When faced with the threat of disease, organisms are often forced to evolve or perish. Traditionally, scientists have observed that such adaptation occurs though changes to an organism's genes. But one fly species has opted for an alternative solution — get a friend to help you out.
In these flies, Drosophila neotestacea, a certain bacteria protect them from a worm parasite. Without the bacteria, this parasite often renders female flies infertile.
Turns out the bacteria are passed on from mother to offspring, and the favorable bacteria have spread through the fly population in eastern North America like wildfire.
This is the first time scientists have observed a beneficial organism — known as a "symbiont" because of the symbiotic relationship between the microbe and its host — sweeping through a population just like a favorable genetic mutation would, the researchers say.
"Normally, you'd think that a species would evolve resistance [to disease] using its own genes, but in this case they evolved resistance by spread of this symbiont," said study author John Jaenike, a biologist at the University of Rochester in New York.
But the scientists don't think they've stumbled upon some sort of evolutionary anomaly. Rather, they suspect this specific form of adaptation occurs quite often — we just don’t see it.
"You go out in the wild and you see trees and birds and flowers and frogs and things like that, but you don’t see the symbionts, you don't see the parasites," Jaenike said. "It could be that beneath the surface of what's going on out in the wild, there could be all kinds of strong and bizarre interactions between species going on perpetually," he told LiveScience.
The results will be published this week in the journal Science.
In recent years, scientists have documented several cases of insects, including aphids and flies, passing on bacteria to their offspring.
With Drosophila neotestacea, the beneficial bacteria, known as Spiroplasma, somehow get into the mother's eggs so that when the eggs are laid, they are already infected with the bacteria, Jaenike said.
Jaenike and his collages examined whether Spiroplasma might confer protection against a certain species of nematode, a common parasitic worm. The nematodes often prevent female flies from producing eggs.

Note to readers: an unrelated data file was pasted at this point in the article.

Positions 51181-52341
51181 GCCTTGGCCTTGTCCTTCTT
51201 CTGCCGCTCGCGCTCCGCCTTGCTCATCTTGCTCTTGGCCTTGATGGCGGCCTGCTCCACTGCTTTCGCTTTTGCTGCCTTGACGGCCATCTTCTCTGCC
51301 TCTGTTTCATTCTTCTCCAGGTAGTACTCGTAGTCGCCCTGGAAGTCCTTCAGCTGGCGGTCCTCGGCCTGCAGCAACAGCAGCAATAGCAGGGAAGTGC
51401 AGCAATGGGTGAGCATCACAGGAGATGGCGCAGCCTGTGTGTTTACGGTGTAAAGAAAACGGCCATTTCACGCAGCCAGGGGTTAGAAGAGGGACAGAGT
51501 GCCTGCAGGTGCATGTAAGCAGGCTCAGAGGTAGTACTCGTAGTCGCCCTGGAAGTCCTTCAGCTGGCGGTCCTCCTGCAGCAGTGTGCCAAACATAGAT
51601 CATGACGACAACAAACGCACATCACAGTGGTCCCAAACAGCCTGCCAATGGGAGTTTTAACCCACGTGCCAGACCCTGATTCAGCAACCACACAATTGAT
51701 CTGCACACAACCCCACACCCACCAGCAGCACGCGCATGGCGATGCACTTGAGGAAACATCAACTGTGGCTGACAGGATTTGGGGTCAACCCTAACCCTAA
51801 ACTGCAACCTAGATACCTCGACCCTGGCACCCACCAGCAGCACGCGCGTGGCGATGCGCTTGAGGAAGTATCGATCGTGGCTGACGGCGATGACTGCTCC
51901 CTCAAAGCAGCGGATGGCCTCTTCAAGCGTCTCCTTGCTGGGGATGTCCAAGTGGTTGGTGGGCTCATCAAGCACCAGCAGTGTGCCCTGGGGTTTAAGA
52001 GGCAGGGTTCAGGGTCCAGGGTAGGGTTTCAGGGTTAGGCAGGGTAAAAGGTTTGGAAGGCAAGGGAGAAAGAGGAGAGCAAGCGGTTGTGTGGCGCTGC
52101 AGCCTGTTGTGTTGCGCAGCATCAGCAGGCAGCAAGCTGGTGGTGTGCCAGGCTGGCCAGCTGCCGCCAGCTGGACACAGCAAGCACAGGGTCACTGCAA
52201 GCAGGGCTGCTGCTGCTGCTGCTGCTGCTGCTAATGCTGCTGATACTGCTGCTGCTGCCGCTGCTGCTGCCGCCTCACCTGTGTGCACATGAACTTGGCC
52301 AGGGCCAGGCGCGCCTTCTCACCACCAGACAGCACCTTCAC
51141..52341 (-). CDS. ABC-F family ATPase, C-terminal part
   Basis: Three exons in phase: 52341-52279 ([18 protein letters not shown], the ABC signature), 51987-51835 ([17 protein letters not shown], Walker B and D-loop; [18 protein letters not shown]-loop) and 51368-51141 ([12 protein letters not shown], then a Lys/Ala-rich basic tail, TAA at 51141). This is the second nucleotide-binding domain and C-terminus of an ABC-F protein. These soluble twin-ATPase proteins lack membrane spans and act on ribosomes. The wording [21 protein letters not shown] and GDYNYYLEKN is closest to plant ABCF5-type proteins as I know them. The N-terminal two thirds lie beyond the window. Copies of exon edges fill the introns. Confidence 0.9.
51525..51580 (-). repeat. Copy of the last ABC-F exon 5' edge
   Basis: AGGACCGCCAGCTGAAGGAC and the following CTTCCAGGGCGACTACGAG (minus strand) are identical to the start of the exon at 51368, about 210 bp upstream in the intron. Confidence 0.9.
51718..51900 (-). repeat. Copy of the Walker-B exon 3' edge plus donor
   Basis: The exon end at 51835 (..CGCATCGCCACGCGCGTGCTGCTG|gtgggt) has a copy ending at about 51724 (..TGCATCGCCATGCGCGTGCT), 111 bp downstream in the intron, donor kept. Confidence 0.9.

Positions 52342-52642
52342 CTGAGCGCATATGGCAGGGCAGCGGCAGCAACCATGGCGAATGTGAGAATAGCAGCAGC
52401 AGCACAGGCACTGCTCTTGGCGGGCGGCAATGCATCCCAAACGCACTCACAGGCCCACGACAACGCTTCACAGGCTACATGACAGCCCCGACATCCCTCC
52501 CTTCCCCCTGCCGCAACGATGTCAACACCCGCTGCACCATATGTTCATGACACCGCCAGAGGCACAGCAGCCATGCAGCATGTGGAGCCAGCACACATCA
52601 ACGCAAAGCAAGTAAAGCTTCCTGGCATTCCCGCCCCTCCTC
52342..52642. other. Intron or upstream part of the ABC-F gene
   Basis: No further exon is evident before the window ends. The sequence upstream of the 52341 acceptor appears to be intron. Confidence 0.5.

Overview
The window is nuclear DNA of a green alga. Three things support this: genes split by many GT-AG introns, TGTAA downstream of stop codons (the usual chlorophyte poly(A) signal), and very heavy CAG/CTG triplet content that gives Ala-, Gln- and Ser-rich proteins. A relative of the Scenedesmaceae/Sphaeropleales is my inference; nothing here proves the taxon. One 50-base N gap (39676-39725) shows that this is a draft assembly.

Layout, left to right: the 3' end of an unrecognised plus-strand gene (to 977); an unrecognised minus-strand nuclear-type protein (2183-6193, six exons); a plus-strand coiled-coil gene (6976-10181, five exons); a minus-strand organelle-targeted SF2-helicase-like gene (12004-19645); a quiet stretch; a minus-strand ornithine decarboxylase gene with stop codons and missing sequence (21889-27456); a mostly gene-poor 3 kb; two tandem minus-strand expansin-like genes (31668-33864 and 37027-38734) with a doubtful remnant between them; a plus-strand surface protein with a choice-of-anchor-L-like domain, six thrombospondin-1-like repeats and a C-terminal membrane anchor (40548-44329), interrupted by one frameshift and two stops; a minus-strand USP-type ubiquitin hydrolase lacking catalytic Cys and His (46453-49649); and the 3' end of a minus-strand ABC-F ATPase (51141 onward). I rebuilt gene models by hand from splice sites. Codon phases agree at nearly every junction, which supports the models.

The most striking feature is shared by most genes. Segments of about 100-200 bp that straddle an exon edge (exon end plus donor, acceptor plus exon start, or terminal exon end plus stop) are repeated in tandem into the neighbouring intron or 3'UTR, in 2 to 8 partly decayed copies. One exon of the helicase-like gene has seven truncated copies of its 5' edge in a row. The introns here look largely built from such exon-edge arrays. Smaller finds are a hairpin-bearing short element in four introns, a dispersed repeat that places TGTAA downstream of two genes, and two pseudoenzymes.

Both in the laboratory and in the wild, Spiroplasma protected the female fly's fertility. Flies infected with nematodes were 10 to 11 times more fertile if they also had the Spiroplasma bacteria in their bodies compared to those without the bacteria. The bacteria protect the flies by preventing the worm from growing properly.
The researchers also found that the frequency of Spiroplasma infection in these flies has increased rapidly over the last 20 years, presumably because it provides the flies with an evolutionary advantage. In the 1980s,Spiroplasma was present in only about 10 percent of these flies in eastern North America, while in 2008 the infection rate was up to 80 percent.
"I was completely flabbergasted how fast it occurred," Jaenike said. He was equally astounded to have caught this change that occurred over just two decades, which is really a "split second in evolutionary time," he said.
The researchers speculate that these nematodes have only recently colonized North America, which would explain why the evolutionary change in the files happened now as opposed to many years ago.
They also suspect the beneficial bacterial infection is spreading from east to west across the continent and will conduct further research next year to confirm whether or not this is indeed happening.
Benefits for humans?
The findings might also have implications for human disease control.
Some species of nematodes cause disease in humans, including river blindness and elephantiasis. River blindness is a major cause of blindness in West and Central Africa. Elephantiasis, which can lead to the enlargement of body parts, affects millions of people in tropical and subtropical areas. These diseases are transmitted from person to person through insects including black flies and mosquitoes.
"If Spiroplasma had an adverse effect on nematodes inside mosquitoes and black files the same way it does in Drosophila, then Spiroplasma could conceivably be used as a mechanism to control the spread of these diseases, which infect tens of millions of people in tropical regions," Jaenike said.
The study was funded by the National Science Foundation.
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Rachael is a Live Science contributor, and was a former channel editor and senior writer for Live Science between 2010 and 2022. She has a master's degree in journalism from New York University's Science, Health and Environmental Reporting Program. She also holds a B.S. in molecular biology and an M.S. in biology from the University of California, San Diego. Her work has appeared in Scienceline, The Washington Post and Scientific American.